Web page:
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  • Writer's pictureLuis Makaj

UK’s Manufacturing Renaissance: Pioneering the future with EVs and advanced manufacturing

Over the past few decades, the UK’s manufacturing sector has witnessed a noticeable downturn, with a gradual decline in production and influence on the global stage. In 1970, manufacturing accounted for about 30% of the UK’s GDP, and by 2010, this figure had declined to just 12%. Many government officials and policymakers have recognised the need to ‘rebalance’ the UK economy and are aiming to become more influential in manufacturing on the global stage. Nevertheless, current developments signal to a promising turnaround for the UK’s manufacturing sector. The recent launch of the UK’s Advanced Manufacturing Plan, combined with Nissan’s £2 billion investment in EVs and Tata Motors’ plan for a £4 billion Gigafactory in Somerset are some of the key advancements marking a pivotal moment for UK manufacturing, paving the way for innovation, job creation and economic growth.


In the Advanced Manufacturing Plan formally published on December 1, 2023, the government proposed £4.5 billion of funding to support strategic manufacturing sectors. This included £2 billion of funding towards the automotive industry to produce zero-emission vehicles, batteries, new supply chains and enhancement of existing supply chains. An additional £975 million will go towards aerospace for energy efficient and zero-carbon aircraft technology, £520 million towards resilience in health emergencies and R&D, and a further £960 million towards green industries for clean energy sectors. It is estimated that the battery sector alone will create roughly 100,000 highly paid and skilled jobs, marking a significant step towards enhancing and modernising the UK’s manufacturing sector.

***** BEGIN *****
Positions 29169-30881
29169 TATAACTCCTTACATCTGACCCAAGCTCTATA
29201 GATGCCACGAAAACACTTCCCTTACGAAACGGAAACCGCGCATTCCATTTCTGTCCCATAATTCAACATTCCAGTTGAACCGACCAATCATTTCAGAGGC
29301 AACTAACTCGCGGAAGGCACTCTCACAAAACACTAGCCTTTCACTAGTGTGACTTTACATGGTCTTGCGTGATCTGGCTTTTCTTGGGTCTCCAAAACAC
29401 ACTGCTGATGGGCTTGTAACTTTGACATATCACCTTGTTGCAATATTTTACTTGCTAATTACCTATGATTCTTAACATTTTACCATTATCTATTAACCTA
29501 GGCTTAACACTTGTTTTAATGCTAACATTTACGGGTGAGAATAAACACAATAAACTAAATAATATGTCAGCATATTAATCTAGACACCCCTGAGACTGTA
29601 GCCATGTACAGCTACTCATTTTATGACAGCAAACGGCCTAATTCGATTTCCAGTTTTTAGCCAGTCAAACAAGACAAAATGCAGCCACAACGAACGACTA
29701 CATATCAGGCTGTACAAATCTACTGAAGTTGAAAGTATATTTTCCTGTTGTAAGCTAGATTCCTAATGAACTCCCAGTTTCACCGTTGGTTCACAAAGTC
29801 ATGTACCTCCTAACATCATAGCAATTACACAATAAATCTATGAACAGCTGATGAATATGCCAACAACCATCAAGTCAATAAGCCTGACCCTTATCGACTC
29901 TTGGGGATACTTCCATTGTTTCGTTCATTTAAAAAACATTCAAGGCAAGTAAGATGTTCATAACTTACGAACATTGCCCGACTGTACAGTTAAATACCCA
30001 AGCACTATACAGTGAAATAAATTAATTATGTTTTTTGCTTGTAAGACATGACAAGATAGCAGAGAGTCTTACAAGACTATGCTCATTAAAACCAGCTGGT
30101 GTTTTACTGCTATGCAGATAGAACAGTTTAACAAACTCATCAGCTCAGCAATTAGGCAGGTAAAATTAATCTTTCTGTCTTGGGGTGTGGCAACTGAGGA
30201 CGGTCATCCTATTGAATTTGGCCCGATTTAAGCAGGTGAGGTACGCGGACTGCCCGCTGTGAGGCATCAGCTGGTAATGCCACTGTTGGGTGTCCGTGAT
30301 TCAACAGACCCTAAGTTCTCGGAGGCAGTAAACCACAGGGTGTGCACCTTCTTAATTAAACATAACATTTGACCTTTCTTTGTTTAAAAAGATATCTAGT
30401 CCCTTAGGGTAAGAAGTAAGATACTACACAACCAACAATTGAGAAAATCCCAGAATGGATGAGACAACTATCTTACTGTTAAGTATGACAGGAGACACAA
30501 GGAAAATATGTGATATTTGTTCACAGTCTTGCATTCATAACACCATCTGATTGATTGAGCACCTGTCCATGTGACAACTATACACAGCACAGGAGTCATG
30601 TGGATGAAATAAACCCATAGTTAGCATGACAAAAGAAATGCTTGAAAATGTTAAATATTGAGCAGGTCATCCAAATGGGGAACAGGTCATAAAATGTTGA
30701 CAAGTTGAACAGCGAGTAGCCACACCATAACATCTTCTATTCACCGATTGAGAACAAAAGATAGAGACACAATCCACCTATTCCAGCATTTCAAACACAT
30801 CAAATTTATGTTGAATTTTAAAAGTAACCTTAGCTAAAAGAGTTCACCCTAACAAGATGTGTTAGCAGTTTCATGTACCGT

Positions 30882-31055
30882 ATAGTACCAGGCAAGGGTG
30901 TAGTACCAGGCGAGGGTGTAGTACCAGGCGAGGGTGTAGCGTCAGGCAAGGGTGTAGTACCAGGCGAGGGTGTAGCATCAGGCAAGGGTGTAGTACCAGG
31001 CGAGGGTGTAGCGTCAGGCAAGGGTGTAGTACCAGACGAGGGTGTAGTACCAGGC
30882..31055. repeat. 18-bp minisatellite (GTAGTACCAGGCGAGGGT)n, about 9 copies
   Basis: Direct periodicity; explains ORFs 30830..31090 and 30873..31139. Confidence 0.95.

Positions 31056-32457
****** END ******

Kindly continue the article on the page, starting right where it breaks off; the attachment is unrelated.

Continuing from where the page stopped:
Nissan’s £2 billion investment in the UK marks another influential development for the manufacturing sector, especially in the realm of EVs. By funding the production of new electric models of the Juke and Qashqai (and plans to construct a new battery Gigafactory in the UK), Nissan is helping to reinforce the UK’s position as a key player in the automotive industry and is putting the UK at the forefront of the global race for EV production. This investment builds upon Nissan’s previous commitment of £1 billion with their battery partner AESC in 2021 for their EV hub in Sunderland, which supports 30,000 jobs in the wider UK supply chain. This strategic shift towards sustainable manufacturing highlights the UK’s potential as a centre for cutting-edge automotive technology.


Tata Group’s £4 billion investment in a new UK battery plant also marks a significant milestone for the automotive sector, representing one of the largest investments ever in this industry. This Gigafactory, planning to start production in 2026, will create up to 4,000 direct jobs and will foster many more jobs in the supply chain. The plant will be capable of supplying batteries for at least 500,000 vehicles a year, and by 2030 is estimated to provide almost half of the battery production that the UK will need. 


These investments will significantly boost the UK’s manufacturing capabilities, especially in the realm of EVs, and they will prove to be crucial towards the UK’s objectives of economic growth and net zero emissions. Such substantial investments will allow the UK to become more independent and self-reliant, and simultaneously will contribute towards the influence of the UK’s manufacturing sector on the global stage and will push for a more ‘balanced’ UK economy. 


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